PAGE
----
One frequent question we hear on Genohub is, ‘should I make a custom panel for this gene set, or not bother and do whole exome sequencing?’. While whole genome sequencing approaches can capture all possible mutations, whole exome or targeted gene panel sequencing are cost-effective approaches for capturing phenotype altering mutations. We go into the advantages of WGS vs. WES in an earlier blog post. A remaining question however is, among targeting approaches, which is best. We attempt to address this here:
Advantages of targeting all exons – whole exome sequencing (WES)
If your study is discovery based, in other words you don’t know what genes you need to target, WES is the obvious choice.
- Better for discovery based applications where you’re not sure what genes you should be targeting.
- Exome panels are commercially available, they don’t need to be customized or designed.
- Exome sequencing services are fairly standard, costs range between $550-800 for 100-150x mean on target coverage.
Advantages of targeted gene panels (amplicon-seq or targeted hybridization methods)
Targeted gene panels are ideal for analyzing specific mutations or genes that have suspected associations with disease.
- Focusing on individual genes or gene regions allows you to sequence at a much higher depth than exome-seq, e.g. 2,000-10,000x as opposed to 200x which is typical with exome-seq.
- High depth sequencing enables the identification of rare variants
- Can be customized for different samples types, e.g. FFPE, cf/ctDNA, degraded samples.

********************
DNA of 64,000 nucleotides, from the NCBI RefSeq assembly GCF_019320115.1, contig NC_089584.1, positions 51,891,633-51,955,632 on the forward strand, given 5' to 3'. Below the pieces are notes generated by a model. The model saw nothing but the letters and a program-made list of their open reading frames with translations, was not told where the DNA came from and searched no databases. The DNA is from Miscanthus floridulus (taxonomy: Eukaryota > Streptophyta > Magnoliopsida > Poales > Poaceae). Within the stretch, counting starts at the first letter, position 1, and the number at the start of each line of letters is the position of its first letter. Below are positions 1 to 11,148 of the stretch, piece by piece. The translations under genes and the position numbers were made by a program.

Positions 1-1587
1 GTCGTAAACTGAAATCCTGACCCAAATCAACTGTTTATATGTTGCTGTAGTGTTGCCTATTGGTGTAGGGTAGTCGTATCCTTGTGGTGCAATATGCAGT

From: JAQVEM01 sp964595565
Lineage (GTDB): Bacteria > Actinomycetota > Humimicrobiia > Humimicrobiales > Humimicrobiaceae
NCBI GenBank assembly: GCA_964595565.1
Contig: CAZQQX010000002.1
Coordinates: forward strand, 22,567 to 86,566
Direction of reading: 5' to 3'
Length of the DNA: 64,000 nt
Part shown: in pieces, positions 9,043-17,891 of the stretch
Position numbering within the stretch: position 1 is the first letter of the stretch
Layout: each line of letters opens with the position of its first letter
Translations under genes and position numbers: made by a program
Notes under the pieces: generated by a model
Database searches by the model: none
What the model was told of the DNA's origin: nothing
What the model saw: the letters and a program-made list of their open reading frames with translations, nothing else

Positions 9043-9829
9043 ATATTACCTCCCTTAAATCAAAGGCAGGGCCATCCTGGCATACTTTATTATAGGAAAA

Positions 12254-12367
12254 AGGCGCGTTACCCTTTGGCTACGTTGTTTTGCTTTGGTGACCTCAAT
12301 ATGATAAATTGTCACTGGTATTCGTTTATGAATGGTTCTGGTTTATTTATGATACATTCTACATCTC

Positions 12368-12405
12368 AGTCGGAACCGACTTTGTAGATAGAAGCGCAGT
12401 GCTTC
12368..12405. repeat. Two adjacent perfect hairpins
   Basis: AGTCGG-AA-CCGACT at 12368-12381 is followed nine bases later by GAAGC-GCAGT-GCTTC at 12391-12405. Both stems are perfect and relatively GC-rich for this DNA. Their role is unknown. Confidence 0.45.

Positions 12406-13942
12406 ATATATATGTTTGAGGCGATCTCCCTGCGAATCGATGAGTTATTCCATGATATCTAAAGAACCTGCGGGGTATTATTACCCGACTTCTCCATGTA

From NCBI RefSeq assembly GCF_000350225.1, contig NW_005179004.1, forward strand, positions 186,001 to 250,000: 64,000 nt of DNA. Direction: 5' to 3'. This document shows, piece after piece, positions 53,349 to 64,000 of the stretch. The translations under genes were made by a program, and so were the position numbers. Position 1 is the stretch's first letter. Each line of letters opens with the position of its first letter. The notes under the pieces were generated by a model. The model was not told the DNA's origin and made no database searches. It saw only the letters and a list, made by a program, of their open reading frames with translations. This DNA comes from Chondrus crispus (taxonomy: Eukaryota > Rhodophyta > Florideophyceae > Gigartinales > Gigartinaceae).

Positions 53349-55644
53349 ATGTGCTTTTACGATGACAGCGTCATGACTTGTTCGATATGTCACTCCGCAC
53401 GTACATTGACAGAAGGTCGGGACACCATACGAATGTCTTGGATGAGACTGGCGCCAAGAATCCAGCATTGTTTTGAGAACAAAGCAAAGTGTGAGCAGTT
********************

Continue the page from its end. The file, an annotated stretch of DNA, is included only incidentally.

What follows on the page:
- Lower input amounts can be used with targeted gene panels (1 ng vs. 100 ng with whole exome sequencing).
- Gene panels can be customized to only include genomic regions of interest. Why sequence everything when you don’t need that extra information?
- Panels can be easily designed for non-human species. Designing a non-human exome is much more laborious.
- Gene panel workflows are a lot simpler and time to results is often as little as 1-2 days.
- You can process thousands of samples on a single sequencing run. Targeted gene panels can be run at a higher throughput and are often more cost-effective than whole exome sequencing.
By focusing on genes likely to be involved with disease, you can reduce expense and focus sequencing resources on your targeted region. However, if you only have a few samples that you need to sequence at a low depth of coverage, consider whether it’s worth designing a panel vs. performing whole exome sequencing using an existing commercial panel.
If you’re interested in designing a custom gene panel or already have an existing panel you’d like to sequence, submit a request describing your project or view several of the existing commercially available panels here.